Policy Problem: How do corporations with religious objections to contraceptive coverage in employee healthcare plans reconcile with the ACA’s requirement that women be given coverage for contraceptive care.
Corporations with religious objections to contraception oppose contraception on religious grounds that it is morally wrong and tantamount to God’s will. But the nation has a dissimilar opinion on this and through President Obama proposed that there be free access to birth control for any woman. He achieved this through the Affordable Care Act (ACA) also known as “Obama care” which requires that all institutions affiliated with a religion shift the cost of coverage of contraception to their insurance companies. The new insurance plans should include contraception coverage with no copay thus providing affordable access to contraceptives. The rule does not apply to houses of worship and churches.
The Act was passed in congress in the fall of 2013 then passed onto States who are to ensure they set up their own insurance market places. Though marked by political turmoil the insurance marketplaces have been opened on time since funding under ACA doesn’t need annual approval of congress. Companies are anticipated to conform with the Act or face the full repercussion of the law.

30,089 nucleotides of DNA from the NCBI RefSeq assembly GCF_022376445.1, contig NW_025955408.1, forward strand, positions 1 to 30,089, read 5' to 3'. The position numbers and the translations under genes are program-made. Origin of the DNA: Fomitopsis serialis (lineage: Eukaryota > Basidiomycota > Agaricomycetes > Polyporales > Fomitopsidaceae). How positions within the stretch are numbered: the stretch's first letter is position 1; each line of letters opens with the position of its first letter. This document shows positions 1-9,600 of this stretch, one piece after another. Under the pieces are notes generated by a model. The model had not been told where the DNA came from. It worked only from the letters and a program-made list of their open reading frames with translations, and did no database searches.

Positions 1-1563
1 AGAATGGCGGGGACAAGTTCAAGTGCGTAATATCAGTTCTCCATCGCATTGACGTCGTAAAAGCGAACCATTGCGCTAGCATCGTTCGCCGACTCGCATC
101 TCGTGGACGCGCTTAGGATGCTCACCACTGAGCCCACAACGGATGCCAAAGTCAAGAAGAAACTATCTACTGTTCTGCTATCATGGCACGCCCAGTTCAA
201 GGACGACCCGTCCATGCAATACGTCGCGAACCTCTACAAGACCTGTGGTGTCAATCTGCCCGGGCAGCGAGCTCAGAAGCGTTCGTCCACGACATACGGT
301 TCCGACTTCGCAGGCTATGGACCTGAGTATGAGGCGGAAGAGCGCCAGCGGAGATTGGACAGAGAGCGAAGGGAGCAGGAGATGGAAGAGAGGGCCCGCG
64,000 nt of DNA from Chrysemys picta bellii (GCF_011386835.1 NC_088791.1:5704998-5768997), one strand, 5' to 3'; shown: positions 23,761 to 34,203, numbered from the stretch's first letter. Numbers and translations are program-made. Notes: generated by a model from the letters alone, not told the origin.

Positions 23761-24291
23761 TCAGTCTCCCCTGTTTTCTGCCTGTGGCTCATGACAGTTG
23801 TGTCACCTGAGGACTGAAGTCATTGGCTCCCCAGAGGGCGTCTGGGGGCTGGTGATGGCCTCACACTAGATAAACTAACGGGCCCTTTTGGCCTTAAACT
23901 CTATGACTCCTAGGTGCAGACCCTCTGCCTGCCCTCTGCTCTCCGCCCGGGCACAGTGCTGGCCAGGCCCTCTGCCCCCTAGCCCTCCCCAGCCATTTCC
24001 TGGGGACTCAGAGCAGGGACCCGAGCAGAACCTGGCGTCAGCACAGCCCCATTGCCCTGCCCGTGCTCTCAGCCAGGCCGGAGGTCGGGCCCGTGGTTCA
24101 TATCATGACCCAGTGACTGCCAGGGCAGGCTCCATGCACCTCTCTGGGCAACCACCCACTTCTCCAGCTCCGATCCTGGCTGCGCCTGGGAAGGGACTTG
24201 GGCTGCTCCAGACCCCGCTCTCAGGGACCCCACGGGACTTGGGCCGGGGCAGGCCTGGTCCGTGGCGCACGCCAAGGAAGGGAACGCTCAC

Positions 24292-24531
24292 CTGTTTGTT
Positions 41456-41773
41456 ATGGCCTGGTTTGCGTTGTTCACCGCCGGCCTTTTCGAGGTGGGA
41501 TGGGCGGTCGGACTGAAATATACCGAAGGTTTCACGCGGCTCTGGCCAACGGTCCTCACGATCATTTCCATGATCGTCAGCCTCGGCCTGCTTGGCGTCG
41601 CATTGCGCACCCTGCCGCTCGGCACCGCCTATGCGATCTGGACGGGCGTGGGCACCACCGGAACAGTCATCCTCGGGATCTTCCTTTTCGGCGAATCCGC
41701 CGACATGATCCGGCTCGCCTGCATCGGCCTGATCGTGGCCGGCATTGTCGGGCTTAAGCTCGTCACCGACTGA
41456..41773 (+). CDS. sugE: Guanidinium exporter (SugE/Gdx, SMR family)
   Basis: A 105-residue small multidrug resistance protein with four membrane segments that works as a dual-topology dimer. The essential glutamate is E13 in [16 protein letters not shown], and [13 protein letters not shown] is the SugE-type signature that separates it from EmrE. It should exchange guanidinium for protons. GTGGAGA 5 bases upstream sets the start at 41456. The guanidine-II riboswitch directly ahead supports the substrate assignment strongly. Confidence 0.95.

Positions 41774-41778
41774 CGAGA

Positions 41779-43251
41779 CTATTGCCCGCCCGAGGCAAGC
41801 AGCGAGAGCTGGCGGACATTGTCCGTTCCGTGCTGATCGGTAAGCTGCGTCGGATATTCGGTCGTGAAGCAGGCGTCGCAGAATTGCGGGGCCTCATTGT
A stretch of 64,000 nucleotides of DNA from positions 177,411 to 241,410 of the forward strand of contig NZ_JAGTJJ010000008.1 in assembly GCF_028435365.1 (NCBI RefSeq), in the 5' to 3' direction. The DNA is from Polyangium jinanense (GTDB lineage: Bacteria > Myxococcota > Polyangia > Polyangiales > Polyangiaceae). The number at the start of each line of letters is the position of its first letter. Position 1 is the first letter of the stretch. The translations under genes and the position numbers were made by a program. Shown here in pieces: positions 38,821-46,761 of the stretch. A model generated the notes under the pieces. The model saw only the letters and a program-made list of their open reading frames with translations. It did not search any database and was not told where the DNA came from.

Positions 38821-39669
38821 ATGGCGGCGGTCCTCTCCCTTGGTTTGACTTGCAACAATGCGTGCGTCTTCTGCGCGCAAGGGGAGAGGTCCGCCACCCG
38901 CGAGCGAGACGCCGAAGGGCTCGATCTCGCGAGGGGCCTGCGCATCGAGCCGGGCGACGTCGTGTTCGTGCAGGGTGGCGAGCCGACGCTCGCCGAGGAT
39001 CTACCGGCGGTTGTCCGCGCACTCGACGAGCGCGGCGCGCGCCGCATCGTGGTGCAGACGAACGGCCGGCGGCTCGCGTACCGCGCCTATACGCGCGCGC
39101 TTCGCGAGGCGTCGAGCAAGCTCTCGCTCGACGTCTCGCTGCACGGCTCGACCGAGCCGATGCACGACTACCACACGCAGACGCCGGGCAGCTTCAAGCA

Some of the glitches that will be met are implementation problems in States that have refused to set up their own marketplaces. They instead want the federal government to set up and manage those systems. There is also inadequate implementation where insurers exclude certain types of contraception from coverage or even require cost-sharing for one. This is not as stipulated in the Act and is illegal.
In conclusion I concur that as much as my client does not support contraception basing it on religious grounds, the employees who work for them should be given the liberty to decide on whether to accept or reject it. The corporation allows them to do so by giving them the option of insurance and leaves them with the right to make that decision.